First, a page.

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NEWS UPDATES 7 July 2010

Investors prod Thailand

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International investors have urged the Thai government to develop a long-term strategy to ensure strong economic performance and income distribution.

Panelists the opening of a two-day Euromoney conference said Thailand had to improve education and have a clearer development strategy as it could no longer rely on cheap labour as a competitive advantage, reports the Bangkok Post.

Prime Minister Abhisit Vejjajiva said that the government was trying to solve the country's fundamental problems as part of its reconciliation plan and was canvassing participation from various sectors.

The local corporate sector could benefit from import tax reduction under the Asean Free Trade Area agreement (Afta) and with closer ties with Asean's key trading partners. The government would closely monitor global economic risk, although the overall economy was strong in the first half of the year. Tarisa Watanagase, the Bank of Thailand governor, said economic stability remained sound in terms of low corporate sector debt, the financial sector's strength and macroeconomic fundamentals.

The central bank is expected to increase interest rates this year, as the economy has improved significantly since the global recession. But she said the government should review tax structures to better cope with Thailand's ageing society. "At the moment, only one-sixth of the labour force is in the tax base," said Dr Tarisa. "Tax revenue accounts for only 16 percent of gross domestic product, half that of developed countries."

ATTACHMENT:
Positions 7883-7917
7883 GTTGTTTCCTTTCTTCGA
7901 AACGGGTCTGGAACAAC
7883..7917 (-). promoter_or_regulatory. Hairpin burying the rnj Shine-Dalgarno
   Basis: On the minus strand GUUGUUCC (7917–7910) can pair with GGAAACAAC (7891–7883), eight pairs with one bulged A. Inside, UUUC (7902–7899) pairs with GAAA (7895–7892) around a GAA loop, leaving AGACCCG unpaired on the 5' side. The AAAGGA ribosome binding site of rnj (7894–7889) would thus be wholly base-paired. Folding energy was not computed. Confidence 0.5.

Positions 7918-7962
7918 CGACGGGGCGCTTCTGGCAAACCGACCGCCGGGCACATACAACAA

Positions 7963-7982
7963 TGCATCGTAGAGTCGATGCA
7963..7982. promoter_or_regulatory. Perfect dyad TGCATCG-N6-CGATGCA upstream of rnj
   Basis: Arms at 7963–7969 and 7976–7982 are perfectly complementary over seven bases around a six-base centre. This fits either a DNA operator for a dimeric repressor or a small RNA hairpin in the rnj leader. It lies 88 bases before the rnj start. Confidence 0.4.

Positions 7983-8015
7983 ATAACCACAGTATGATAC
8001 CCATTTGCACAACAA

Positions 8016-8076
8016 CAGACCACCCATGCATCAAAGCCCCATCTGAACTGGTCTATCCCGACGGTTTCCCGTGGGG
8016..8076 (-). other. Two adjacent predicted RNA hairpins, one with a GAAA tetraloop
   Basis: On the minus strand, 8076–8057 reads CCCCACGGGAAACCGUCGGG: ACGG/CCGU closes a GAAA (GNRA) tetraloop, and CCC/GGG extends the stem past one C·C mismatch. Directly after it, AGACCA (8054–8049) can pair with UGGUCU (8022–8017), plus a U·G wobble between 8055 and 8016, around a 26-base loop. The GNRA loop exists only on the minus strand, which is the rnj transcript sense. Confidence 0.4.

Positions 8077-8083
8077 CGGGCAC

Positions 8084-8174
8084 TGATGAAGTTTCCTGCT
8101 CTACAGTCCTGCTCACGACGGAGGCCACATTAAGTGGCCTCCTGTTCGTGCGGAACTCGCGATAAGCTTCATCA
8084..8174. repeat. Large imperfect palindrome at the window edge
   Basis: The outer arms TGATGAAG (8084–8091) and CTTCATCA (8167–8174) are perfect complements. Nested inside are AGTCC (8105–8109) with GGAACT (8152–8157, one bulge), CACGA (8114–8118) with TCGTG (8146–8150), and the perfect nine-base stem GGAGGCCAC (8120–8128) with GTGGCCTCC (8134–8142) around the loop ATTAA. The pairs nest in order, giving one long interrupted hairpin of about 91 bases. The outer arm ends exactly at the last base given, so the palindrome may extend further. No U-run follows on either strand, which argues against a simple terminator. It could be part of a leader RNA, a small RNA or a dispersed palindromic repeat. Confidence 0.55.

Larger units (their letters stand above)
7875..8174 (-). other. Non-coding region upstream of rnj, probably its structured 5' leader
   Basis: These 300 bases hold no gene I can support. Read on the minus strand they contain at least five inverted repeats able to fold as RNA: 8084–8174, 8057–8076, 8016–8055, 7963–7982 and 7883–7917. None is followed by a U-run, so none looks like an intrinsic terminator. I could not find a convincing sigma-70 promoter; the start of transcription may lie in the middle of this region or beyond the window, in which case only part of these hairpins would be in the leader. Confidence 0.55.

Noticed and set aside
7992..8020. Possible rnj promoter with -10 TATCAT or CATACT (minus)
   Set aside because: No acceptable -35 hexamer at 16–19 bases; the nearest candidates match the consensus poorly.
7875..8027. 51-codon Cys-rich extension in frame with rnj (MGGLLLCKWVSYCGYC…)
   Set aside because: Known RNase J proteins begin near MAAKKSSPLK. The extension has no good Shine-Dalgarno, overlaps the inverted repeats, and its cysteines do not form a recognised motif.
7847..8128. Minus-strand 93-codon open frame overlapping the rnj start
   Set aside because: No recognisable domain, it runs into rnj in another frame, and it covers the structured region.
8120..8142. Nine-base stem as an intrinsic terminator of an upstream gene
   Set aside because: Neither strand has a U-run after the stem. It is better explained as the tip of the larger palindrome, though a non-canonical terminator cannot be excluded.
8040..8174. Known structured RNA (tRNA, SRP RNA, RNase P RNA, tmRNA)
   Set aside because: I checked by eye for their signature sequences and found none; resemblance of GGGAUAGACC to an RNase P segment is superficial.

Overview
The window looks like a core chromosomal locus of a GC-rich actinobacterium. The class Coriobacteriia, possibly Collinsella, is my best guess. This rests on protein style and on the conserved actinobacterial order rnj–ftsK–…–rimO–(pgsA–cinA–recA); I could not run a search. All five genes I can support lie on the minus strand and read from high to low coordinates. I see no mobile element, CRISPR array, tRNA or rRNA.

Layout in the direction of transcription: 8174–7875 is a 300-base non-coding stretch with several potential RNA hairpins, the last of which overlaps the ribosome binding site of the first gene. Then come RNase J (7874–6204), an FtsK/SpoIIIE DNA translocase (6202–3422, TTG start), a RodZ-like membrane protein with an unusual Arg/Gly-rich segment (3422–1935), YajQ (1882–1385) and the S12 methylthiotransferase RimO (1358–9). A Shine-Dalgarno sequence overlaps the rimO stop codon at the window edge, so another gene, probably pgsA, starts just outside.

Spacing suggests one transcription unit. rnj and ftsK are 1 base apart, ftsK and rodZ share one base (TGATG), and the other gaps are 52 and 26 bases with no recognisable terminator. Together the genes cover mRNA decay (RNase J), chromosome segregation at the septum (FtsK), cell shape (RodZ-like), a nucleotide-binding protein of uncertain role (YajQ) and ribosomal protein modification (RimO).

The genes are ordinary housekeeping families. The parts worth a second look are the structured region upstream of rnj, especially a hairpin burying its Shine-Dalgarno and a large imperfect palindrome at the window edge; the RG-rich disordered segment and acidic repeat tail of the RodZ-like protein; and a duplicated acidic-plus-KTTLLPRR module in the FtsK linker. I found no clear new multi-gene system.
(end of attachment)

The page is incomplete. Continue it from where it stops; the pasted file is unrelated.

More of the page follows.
But long-term economic development could regress due to the lack of a clear framework from the government, said Dean van Drasek, executive director of AK Partners and Arch Advisory, a financial services consultancy.

Some weaknesses in education were apparent, such as understaffed schools and low-paid teachers. Likewise, the number of engineering graduates is low. Meanwhile, it is evident that successful economies like South Korea have high numbers of engineering graduates, he said.

"Thailand may still enjoy 4 percent to 5 percent growth in the future. But unless there are some new programmes coming in, it will be falling behind the region," said Mr. van Drasek.

Eric G. John, the US ambassador, said competition among Asean countries to attract foreign direct investment had intensified, but Thailand was a key manufacturing base for U.S. firms in the region.

Some U.S.-based hard disk drive firms are expected to expand capacity and increase employment this year, he said.

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